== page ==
1. High fructose leads to overeating

    Foods that make you hungrier

    Ever notice how your sweet tooth is never quite satisfied? Give in to the desire for a sweet treat, and the craving doesn't go away.

    Instead, you're hungry for more sugar and high fructose.

    That's how a full tub of Ben & Jerry's becomes an empty one in a matter of minutes -- and if that's happened to you (and of course it has), you can take at least some comfort in the fact that it's not entirely your fault.

    It's the sugar itself. Specifically, the high fructose in sweeteners such as high-fructose corn syrup and even plain old sugar.

    In a new study, 20 healthy adults were given a sweet drink of either pure glucose or pure fructose, and then hooked up to an MRI so researchers could watch the changes in the brain.

    When the volunteers drank glucose, there was plenty to see. All the right signals were sent out -- the signals that show the brain acknowledging the drink, decreasing appetite as a result. That, in turn, leads to a rise in levels of the hormone that tell you to stop eating.

    So far, so good.

    But when the volunteers drank fructose, the MRIs didn't show any of this. In fact, the MRIs barely showed anything at all. It was as if the brain had no idea the body was being fed.

    As a result, the levels of satiety hormones barely budged. In the real world, that's what leads you to eat your way to the bottom of that ice cream tub -- and probably wondering why you're still hungry, too.

    The study of course confirms what we've already known about high fructose, and how the high levels in high-fructose corn syrup contribute to overeating, obesity, and diabetes.

    But it's not just the fructose in HFCS you need to watch out for.

    All sugar-sweetened products -- including the ones made with "real" sugar instead of HFCS -- contain high  fructose levels. Even popular "natural" sweeteners such as agave contain excessive levels of fructose, which is why I don't recommend them.

    Instead, limit consumption of all sweetened foods -- and when you do need to add a little sweetener, stick to natural calorie-free options such as stevia and lo han.

    And whatever you do, don't swap sugar-sweetened drinks for their "diet" versions -- because the common sweeteners used in those can be even worse for you than sugar.

    Keep reading to learn more.

  2. Government guidelines lead to heart disease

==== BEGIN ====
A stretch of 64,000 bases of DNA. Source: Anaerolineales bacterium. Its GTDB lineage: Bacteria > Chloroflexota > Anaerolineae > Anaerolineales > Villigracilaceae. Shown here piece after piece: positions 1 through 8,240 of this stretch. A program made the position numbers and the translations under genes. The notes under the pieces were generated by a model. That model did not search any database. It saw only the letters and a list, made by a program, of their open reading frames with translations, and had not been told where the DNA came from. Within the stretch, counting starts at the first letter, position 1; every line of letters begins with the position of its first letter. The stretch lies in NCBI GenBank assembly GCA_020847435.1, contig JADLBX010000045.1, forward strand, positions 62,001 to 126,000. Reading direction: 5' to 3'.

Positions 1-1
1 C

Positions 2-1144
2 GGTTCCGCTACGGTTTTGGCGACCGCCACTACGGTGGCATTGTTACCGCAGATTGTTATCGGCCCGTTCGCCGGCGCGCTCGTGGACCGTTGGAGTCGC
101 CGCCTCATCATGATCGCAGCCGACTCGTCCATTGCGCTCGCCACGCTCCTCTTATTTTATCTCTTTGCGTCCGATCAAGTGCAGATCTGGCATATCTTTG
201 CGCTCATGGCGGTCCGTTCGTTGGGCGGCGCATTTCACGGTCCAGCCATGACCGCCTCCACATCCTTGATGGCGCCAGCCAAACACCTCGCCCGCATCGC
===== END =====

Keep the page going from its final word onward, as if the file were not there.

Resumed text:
The U.S. government's dietary guidelines released last year allow people to get as much as 25 percent of their calories from added sugars. If it's not immediately obvious why that's a bad idea, a new study spells it out.

    All that sugar is the fastest way to put yourself at risk for heart disease -- and you can see the damage in just two weeks.

    Forty-eight volunteers between the ages of 18 and 40 were asked to spend five weeks limiting added sugars to a single eight-ounce cup of fruit juice a day, bringing them all down to an equal level, sugar-wise.

    Then, they were divided into three groups and given 25 percent of their daily calories from one of three types of sugar: glucose, fructose, or high-fructose corn syrup.

    For the HFCS group, that's the equivalent of 3.7 cans of soda a day for women and 4.4 cans for men -- a lot of soda (and a lot of sugar), but still less than what you'll find in a "Double Gulp" at your local 7-11.

    After two weeks on this government-approved sugar high, the volunteers who had been getting their calories from fructose and high-fructose corn syrup had significant bumps in their levels of deadly triglycerides as well as a rise in LDL cholesterol.

    They even had more apolipoprotein-B, a protein linked to plaque in the arteries, according to the study that will appear this fall in the Journal of Clinical Endocrinology & Metabolism.

    If that's what two weeks of all that sugar will do to you, imagine what'll happen to your body in two months, two years or two decades -- if you even make it that far.

    The study also offers more proof that you don't have to eat fat to send your cholesterol levels through the roof. Sugar will do that for you all by itself. Natural fats, on the other hand, can actually help keep cholesterol levels under control as well as lower your blood pressure and blood sugar levels.

    Yet the same government that wants you to eat more sugar is constantly urging you to avoid fat -- putting you on a collision course with diabetes, heart disease, and a premature demise.

    The lesson here: No matter what Uncle Sam says, no amount of added sugars are an acceptable part of the diet.

    I know, you can't always avoid them… and everyone is going to indulge here and there.

    But as a daily ration? Forget it.

  3. Diabetes in a can

    A long-term study sponsored by the Slone Epidemiology Center at Boston University showed that women who drank more sugar-sweetened drinks were at greater risk of developing diabetes.

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